Due to the challenges faced by resource managers in maintaining post-fire ecosystem health, there is a need for methods to assess the ecological consequences of disturbances. This research examines an approach for assessing changes in post-fire vegetation dynamics for sites in Spain, Israel and the USA that burned in 1998, 1999 and 2002 respectively. Moderate Resolution Imaging Spectroradiometer satellite Normalized Difference Vegetation Index (NDVI) time-series data (200007) are used for all sites to characterise and track the seasonal and spatial changes in vegetation response. Post-fire trends and metrics for burned areas are evaluated and compared with unburned reference sites to account for the influence of local environmental conditions. Time-series data interpretation provides insights into climatic influences on the post-fire vegetation. Although only two sites show increases in post-fire vegetation, all sites show declines in heterogeneity across the site. The evaluation of land surface phenological metrics, including the start and end of the season, the base and peak NDVI, and the integrated seasonal NDVI, show promising results, indicating trends in some measures of post-fire phenology. Results indicate that this monitoring approach, based on readily available satellite-based time-series vegetation data, provides a valuable tool for assessing post-fire vegetation response.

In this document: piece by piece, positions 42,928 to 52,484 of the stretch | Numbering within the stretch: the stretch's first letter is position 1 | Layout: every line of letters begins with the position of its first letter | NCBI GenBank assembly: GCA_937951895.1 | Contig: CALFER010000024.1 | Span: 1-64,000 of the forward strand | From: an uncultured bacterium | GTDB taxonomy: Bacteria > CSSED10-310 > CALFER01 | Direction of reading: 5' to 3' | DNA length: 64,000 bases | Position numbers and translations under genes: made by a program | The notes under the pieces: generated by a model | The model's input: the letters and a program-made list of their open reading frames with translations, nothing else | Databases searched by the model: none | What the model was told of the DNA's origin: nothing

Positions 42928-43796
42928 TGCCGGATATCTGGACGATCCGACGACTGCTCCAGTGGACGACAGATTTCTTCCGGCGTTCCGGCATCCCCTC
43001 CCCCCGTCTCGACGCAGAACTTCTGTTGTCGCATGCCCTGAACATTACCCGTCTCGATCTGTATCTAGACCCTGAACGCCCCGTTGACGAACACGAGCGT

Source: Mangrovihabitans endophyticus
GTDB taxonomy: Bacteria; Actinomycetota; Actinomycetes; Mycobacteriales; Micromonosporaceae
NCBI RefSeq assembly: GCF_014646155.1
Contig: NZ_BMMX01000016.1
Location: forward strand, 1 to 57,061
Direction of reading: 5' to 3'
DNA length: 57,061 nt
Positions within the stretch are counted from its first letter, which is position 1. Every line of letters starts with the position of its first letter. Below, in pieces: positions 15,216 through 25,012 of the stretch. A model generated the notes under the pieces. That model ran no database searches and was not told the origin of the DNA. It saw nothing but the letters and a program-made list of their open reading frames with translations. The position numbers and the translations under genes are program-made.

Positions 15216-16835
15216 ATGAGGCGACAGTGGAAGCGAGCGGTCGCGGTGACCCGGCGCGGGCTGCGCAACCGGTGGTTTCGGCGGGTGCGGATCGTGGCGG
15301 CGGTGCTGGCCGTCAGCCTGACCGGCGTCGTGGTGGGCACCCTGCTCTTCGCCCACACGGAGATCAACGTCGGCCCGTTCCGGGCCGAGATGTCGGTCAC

- Moderate Resolution Imaging Spectroradiometer
- Normalized Difference Vegetation Index
- remote sensing
- time series
- vegetation recovery
ASJC Scopus subject areas